9 Simple Principles of Communication to Boost Your Conversation Immediately
What is the common thing between meetup events, techonology workshops, business seminars, office parties, and academic conferences?
You need to “say something”.
Maybe you would argue that I can hide myself to avoid going any events. Sure, you can. You get into the elevator after work immediately, and then head up — your CEO is smiling at you like Cora. If you don’t know cora, refer to the following image. What should I say??? It is a bit quite. OH, I read an article about 30-sec elevator pitch before. But what did it talk about? I forgot, my mind is blank, air is frozen …
Maybe the chat could be easier. Maybe you want the 9 simple principles of communication which can boost your conversation immediately.
1 “I organize this event and I am the host.”
I own this place. I organize this event. I am the host and people here are my guest who I should take care of. With this mindset, as a participant, you could naturally say something like, “Do you like the food?”, “How is the music?”, “What do you think about the event?”, “The topic is interesting. Is it related to your daily work?”, and so on.
2 Balance the conversation.
You are not interviewing or questioning the one you are speaking with. Provide information from your side as well while asking questions.
For example, instead of asking “What do you do on weekends”, you could say, “I usually go hiking on weekends. What is your weekend routine?” Rather than “What do you do”, you could say, “I am a Data Scientist. What about you?”
Human like balance. You can use talk — ask — talk rhythm to balance the in and out of information.
3 Ask open questions.
Ask open questions that can be directed to anywhere he/she wants.
- “Do you go to Caribbean for vacations?” VS “Where would you like to go for vacations?”
- “Do you like jazz music?” VS “What type of music do you like?”
- “Do you miss your hometown?” VS “What do you feel after leaving your hometown for so many years?”
Which questions do you feel more interested to answer? Close questions constrain the response within a simple ‘Yes’ or ‘No’. Conversely, with the open ones, you are given a big space to direct the topic anywhere and talk about anything you like .
4 Grow the tree.
Find the keyword to grow the tree. Social conversation is a game of extension, like growing a plant from a small seed to a big tree.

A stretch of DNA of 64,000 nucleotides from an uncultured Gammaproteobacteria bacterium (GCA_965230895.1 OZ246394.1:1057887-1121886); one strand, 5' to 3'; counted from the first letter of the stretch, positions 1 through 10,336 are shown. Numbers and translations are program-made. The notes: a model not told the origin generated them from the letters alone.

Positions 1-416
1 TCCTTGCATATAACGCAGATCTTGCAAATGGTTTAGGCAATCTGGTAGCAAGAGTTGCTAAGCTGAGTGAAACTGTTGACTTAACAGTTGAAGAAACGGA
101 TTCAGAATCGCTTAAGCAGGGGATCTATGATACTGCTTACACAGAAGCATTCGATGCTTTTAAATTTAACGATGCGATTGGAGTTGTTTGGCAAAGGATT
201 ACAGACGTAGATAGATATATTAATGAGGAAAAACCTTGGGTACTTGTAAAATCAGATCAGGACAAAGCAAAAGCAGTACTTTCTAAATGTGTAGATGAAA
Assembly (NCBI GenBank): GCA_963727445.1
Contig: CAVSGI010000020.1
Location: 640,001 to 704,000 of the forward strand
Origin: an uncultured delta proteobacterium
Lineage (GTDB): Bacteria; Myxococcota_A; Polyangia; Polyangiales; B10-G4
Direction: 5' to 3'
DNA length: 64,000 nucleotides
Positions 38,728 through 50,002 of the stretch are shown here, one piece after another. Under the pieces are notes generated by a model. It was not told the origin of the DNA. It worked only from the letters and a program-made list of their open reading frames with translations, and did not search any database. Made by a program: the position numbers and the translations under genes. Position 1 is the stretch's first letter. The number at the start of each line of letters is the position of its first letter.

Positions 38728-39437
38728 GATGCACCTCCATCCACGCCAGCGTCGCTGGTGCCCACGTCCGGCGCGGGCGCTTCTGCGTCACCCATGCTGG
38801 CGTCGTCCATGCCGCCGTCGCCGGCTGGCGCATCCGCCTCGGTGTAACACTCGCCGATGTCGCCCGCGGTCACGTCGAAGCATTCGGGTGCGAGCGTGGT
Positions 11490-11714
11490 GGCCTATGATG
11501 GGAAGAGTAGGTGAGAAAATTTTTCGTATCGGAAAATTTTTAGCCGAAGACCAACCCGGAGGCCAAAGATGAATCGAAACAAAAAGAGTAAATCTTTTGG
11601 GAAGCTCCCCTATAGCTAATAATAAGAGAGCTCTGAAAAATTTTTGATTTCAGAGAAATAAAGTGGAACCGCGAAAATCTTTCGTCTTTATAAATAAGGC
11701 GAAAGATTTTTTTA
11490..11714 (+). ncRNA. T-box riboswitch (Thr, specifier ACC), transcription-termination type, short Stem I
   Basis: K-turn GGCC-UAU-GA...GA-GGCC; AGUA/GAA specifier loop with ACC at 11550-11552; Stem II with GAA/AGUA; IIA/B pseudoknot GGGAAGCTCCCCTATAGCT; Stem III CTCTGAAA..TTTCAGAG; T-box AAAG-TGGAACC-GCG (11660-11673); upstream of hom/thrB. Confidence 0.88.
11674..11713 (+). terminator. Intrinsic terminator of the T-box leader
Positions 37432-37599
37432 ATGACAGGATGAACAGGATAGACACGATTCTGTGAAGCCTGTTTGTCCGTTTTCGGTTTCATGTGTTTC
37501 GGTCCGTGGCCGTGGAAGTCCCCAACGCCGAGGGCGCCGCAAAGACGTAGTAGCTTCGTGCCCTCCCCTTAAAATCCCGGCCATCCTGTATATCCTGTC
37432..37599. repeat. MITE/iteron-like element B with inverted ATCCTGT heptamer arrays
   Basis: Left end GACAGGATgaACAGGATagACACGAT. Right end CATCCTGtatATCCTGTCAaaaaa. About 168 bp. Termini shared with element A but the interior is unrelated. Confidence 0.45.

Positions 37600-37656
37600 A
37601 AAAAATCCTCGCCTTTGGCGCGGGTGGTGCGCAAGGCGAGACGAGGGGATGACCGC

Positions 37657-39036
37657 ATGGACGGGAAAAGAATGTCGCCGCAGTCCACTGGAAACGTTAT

“I just moved to Ottawa from Toronto.” “Toronto?! My cousin is living in Toronto. How long did you live there?”
“We had a lazy weekend. Went for a movie and did some grocery shopping.” “Sounds you had a good rest. What movie did you watch? I haven’t watched a movie for a while.”
“We tried a sushi restaurant then went to the Christmas market.” “Oh, Christmas market. Is it the one at St. Laurent Ave? How is it. I wanna check it out .”
Find the keyword which interest you and extend the conversation which would make people feel that you are paying attention to what they talk about and you care about them.
5 Food, food, food.
“Eat Pray Love.” Yes, everyone eats.
Keto diet, low-carb diet, atkins diet, intermittent fasting, beyond meat, vegegan, baking, sweets, burrito, recipes, whatever…
Talking about food can comfort people and make people relaxed psychologically. That is why assassination often happen during lunch/dinner time.
6 Talk about what you see.
Find ideas of topics by observing surroundings, for example, his/her outfit, the speakers, the decorations of the room, the weather, and so on.
- “It’s the latest Apple Watch. I was thinking about getting one. How is it?”
- “The speaker is awesome. What motivates you to come?”
- “The meeting room is big. Have you been here before? It is my first time here though.”
- “I like your ring. The blue stone looks special. Is there a story?”
- “Christmas is coming. What is you vacation plan?”
7 Facts, insights, feelings.
The hierarchy pyramid of communication from bottom to the top is facts-insights-feelings.
Chat about facts first, for example, the news, the weather, the event, which can be followed by exchanging insights. Only get to the feeling level if you sense that the conversation is warmed up enough and it is smooth to get deeper without the feeling of intrusive.
8 Touch points.
Find at least one thing you have in common. It could be
- People: common friends, singer you both like, writer, painter
- Place: hometown, university, city you had lived/visited
- Hobby: running, dancing, movie
People are always looking for like-minded friends. The touch points are the intersections of two circles. Common experience is often associated with the feeling of familiarity and intimacy.
9 Three voices.
You always have three voices.
Agree: provide an example to support his/her argument.
Question: I have a question, “why …”, “how to …”, “what is …”
Disagree: I hear you. In fact, I believe…
To recap, we introduced the 9 simple principles in communication with some examples of dialogs. The goal of the conversations is to establish a feeling and impression that:
- we are like-minded people
- we need each other’s help/resource in the future
Meet cool people, chat cool things, create cool future.
P.s. To be honest, I am not qualified to write articles about communication because as an introvert tech person, I am often confused about how to get closer to people and how to establish a real connection. Inspired by Rumi’s poem,
The crack is where the light comes in.
By practicing the right way, we can grow better. Instinctively, I believe that human has a desire to be connected, just see how hard we have tried to find an alien. Hello, alien. Nope, hello world. Nope, I said, “Hello, friend!!!”